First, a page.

The numbers don't add up. China and India aren't turning out nearly as many engineers annually as commonly believed, Duke University researchers report, and the ones that do graduate are probably not as well-trained as their U.S. counterparts.
San Francisco -- The numbers don't add up. China and India are not turning out nearly as many engineers annually as commonly believed, Duke University researchers report, and the ones they do graduate are probably not as well-trained as their U.S. counterparts.
In testimony this month before the House Committee on Education and the Workforce, the researchers said their study of engineering-school graduates showed far less disparity in numbers among the three nations than reported elsewhere.
"It's contrary to what everyone else is saying," said Vivek Wadhwa, executive-in-residence and adjunct professor at Duke (Durham, N.C.).
Looking at all computer science and information technology degrees from four-year schools, Duke's initial study, released in December, came up with 137,437 engineering graduates for the U.S., 112,000 for India and 351,537 for China. Subsequent research shows China's numbers to be even lower.
The Duke researchers did conclude that China is increasing its production of engineers, however.
By comparison, stats for 2004 engineering-school graduates are often given as 352,000 for India and 600,000 for China. The National Academies, which advise the U.S. government on science, engineering and medicine, peg American numbers at 70,000.
While determining the number of graduates from U.S. engineering schools is straightforward, comparing them with their Chinese counterparts isn't.
China and India include graduates of two- and three-year programs in their compilations, the researchers found. And China, in particular, defines "engineer" more loosely than the United States, including technicians and information technology specialists in the term.
The Duke researchers provoked a minor tempest when they released their initial results late last year. Their study challenged the assumption that China and India are leagues ahead of the United States in engineering graduates.
India has three times the population of the United States and China, four times.
After the study's release, a visiting Chinese scholar told Duke team members that their December numbers--obtained from China's Ministry of Education--were not accurate. So the researchers then contacted half of China's 400 engineering schools for a clearer picture.
They found that classification methods differed from school to school, not province to province, as they had previously thought. "Each school reported it as they wanted to," Wadhwa said. "There was no standardization of degrees."
Of the 200 universities contacted, the 30 larger ones that provided 2004 data said they had a total of 29,205 students in fields they classified as engineering.
At the end of the day, Duke was unable to come up with clear comparisons between China and the United States. But the data for 2005 engineering graduates from 77 of the Chinese universities contacted showed "significant increases" over 2004, Wadhwa said.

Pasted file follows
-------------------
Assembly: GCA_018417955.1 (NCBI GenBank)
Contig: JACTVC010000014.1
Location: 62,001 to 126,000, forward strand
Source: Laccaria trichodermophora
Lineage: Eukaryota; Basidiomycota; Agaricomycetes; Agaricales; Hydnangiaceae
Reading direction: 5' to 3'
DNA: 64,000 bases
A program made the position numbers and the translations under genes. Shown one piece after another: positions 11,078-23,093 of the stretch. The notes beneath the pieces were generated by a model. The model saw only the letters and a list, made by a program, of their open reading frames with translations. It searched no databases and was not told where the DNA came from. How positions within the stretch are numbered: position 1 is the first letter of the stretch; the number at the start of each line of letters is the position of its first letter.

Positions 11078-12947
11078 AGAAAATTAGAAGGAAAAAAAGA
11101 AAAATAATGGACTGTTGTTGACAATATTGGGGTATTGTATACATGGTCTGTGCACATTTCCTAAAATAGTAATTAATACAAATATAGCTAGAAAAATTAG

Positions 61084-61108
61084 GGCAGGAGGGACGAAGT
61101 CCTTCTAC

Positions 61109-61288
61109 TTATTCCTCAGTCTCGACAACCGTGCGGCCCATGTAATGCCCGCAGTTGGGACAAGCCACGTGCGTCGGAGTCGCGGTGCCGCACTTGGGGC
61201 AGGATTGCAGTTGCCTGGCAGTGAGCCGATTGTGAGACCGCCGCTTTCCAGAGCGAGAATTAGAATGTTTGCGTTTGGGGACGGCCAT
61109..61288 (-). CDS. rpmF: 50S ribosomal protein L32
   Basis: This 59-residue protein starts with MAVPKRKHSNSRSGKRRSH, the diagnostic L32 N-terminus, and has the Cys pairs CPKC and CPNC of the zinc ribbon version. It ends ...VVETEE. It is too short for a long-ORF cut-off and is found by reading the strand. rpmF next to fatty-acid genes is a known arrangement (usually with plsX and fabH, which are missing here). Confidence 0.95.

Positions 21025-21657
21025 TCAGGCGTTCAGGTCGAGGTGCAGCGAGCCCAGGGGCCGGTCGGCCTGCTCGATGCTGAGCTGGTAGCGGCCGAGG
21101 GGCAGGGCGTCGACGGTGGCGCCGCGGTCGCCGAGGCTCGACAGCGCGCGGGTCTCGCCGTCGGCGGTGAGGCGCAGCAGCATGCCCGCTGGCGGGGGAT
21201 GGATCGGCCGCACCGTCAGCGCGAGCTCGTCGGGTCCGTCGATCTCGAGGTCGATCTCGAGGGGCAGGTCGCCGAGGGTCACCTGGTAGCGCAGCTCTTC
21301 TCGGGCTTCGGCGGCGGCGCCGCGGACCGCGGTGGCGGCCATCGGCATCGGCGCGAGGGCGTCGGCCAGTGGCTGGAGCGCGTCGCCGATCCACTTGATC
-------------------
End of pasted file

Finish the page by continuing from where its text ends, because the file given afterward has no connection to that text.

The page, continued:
There are China-specific reasons for the disparities in their engineer count. One is government involvement.
"The ambiguity of numbers is a problem with Chinese statistics and business in general, because of the really top-down nature of the Chinese government," said George Haley, an industrial marketing professor at the University of New Haven, Conn., who interviewed 29 CEOs in China for his book The Chinese Tao of Business: The Logic of Successful Business Strategy, published in late 2004.
The government tells institutions that a certain number of engineers are needed. With that mandate, institutions will find a way to come up with the required number--or even more--he said.
Moreover, narrowly focusing on graduation rates ignores bigger issues, such as quality. China may be increasing its numbers of engineers--a necessity, given its growing economy--but with a factory-like approach, he said.
"My conclusion is that China truly is graduating more engineers than the U.S. in raw numbers, and that those numbers are very high," Wadhwa said. "However, their focus is on quantity, not quality."
Haley agreed. "If you were to speak to any multinational tech executive working in China, they would tell you only about 10 percent of Chinese engineers are capable of working up to multinational standards," he said.
Chinese companies can do remarkable work with fewer people than a U.S. project might have, but Chinese engineers typically have limitations in creating new world-class technology, Haley said.
Rather than worry about outsourcing--a reality in any case--U.S. universities and industry should focus on which skills are needed and how to develop them, Wadhwa said. Expertise in fields like systems biology and genomics will give the U.S. a long-term edge, he said.
And employers should look hard at salaries, Wadhwa said. In Duke's case, 30 to 40 percent of students in its master's of engineering management program accept jobs outside the profession. "If the money was there in engineering, you bet these kids would be getting into engineering," he said.
There's another consideration, said Duke engineering-school dean Kristina Johnson. Engineers need to have a historical perspective and to understand public-policy implications of their work.
"There's a fuller context to this great research," Johnson said. "If we thought of the dynamic engineer as a liberally educated person of the 21st century, we would never have enough."
Engineering education needs to intersect social sciences and humanities to get to that point. "Whatever country does that first will create a citizenry that's able to address the problems of the world in a more holistic context," Johnson said.
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